School kicked off this morning at 08:00 and it was good to see all the familiar faces again. Everyone had stories to tell about their sea phases, and for the most part, it sounds like everyone enjoyed their time on the water. A few classmates had their worlds turned around when the companies they were supposed to be working for, decided not to take them at the last minute. But a few phone calls from the admin folks at PMI and they soon found other companies to take them in (special thanks to Crowley and Sause Bros for rescuing my shipmates).

We are now combined (at least for this phase) with the "AB to Mate" program students, so our class size grew from 14 (we lost one) to 23. All good people so far, but I've only met a few. One of them is an retired Navy Lieutenant that is beginning his Merchant Marine career as an AB.

So, we spent the day going over the basics of Nav., talking about how the earth is broken into segments, meridians, longitudes, parallels, then magnetic variation and deviation etc. and then went on to refresh on what we will find on charts (I.e. buoys, lights, depths, scales, etc.). It was mostly a refresher since we've learned basic navigation stuff in Phase 1.

After lunch, we pulled out the charts and ran through about 15 questions similar to what we would find on the Coast Guard exam. Lots of questions that contain too much information to confuse you, and details that aren't pertinent to the question. My lab partner and I powered through them pretty quickly after scratching our heads a little. It's mostly plotting positions and Dead Reckoning (DR), then taking bearings from objects to determine your position following your last known spot and figuring Lat/Long. We also had to cross reference the Coast Pilot to determine which buoys/ATONs where which (Aids to Navigation).

It's going to be a ton of information to swallow in 3 weeks, but somehow people manage to pass the exam. We have to score an 87% or higher to pass, which doesn't really allow much margin for error. The most difficult part so far is getting your head around magnetic variation and compass deviation, which are two completely different factors that have to be considered and adjusted for when taking bearings and plotting positions. Mag Variation is the difference between true north and magnetic north, and it varies depending in where you are on the earth. Magnetic Deviation, is the forces around you (essentially stuff on the boat) that causes your compass be slightly off. There are a few formulas that help you compensate for all these abnormalities and a few acrostic sentences, like "Can Dead Men Vote Twice", or the opposite "True Virgins Make Dull Companions" (if using the formula in reverse). They stand for Compass, Deviation, Magnetic, Variation, and True. So, you basically fill in the grid of the components that you know, and use formulas to find the missing variables... Then add or subtract here and there for the magic number in bearings... I know, sounds boring, but one small mistake and you're cruising to China instead of Hawaii.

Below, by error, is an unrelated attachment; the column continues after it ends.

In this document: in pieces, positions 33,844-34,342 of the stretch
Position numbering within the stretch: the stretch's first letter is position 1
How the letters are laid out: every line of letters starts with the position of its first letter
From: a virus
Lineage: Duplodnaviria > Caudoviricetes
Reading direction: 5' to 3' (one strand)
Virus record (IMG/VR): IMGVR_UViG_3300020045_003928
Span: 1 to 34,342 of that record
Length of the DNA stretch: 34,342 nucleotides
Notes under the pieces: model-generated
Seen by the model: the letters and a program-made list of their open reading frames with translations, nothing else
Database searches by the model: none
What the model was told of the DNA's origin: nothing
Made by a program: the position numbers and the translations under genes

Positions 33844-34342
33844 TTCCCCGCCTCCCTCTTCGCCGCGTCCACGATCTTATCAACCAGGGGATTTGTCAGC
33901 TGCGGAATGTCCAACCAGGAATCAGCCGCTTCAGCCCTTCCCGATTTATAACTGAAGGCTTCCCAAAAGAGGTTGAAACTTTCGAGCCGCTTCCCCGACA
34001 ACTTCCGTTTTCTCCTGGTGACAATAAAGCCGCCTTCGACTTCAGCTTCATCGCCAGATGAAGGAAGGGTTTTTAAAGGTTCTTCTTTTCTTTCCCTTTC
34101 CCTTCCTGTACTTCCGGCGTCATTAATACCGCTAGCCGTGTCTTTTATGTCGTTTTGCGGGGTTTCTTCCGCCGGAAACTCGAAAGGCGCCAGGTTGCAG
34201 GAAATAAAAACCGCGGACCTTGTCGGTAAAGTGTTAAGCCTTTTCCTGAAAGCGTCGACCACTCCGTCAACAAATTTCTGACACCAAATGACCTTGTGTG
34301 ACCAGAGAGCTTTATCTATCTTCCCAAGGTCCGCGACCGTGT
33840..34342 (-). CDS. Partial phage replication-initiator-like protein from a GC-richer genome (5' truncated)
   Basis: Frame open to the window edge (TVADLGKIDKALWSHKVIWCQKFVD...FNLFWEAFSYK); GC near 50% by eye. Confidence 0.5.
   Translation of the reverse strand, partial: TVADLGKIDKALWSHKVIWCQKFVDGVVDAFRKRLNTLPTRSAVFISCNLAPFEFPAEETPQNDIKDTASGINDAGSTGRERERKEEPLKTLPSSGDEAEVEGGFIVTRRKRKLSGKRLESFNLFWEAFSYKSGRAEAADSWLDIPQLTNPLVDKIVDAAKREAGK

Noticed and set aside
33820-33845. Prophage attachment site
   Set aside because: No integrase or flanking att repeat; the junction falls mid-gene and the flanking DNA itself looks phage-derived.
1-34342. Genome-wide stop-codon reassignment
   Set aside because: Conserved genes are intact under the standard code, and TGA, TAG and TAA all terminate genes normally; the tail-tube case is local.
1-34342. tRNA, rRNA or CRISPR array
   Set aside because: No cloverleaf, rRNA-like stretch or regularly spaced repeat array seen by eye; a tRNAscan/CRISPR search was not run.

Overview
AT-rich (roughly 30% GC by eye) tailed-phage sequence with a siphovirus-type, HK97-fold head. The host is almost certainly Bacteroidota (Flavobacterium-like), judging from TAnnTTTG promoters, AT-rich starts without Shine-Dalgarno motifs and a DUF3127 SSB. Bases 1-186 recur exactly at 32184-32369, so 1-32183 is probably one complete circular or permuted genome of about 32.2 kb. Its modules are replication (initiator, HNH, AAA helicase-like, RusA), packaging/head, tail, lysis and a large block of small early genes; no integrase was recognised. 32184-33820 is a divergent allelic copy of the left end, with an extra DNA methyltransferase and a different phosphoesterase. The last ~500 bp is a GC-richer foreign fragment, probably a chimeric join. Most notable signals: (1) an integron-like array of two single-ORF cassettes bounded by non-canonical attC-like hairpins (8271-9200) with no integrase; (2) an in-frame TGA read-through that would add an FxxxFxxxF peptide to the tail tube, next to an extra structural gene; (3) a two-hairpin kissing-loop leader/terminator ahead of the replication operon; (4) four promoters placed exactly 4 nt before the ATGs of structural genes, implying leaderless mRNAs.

At any rate, this was just the first day and it will only get more complicated as we progress. We were told to put our social lives on hold for a few weeks while we eat, drink, sleep Nav, but I'm gonna need a few power-breaks in between.

I'll add more pics and updates as we move through the course.

BTW, If you read the very early posts in my blog, you will understand why I regurgitate and get technical about the content of the classes. It's a learning mechanism for me and also the main reason why I began this blog in the first place.... But feel free to comment if you have questions.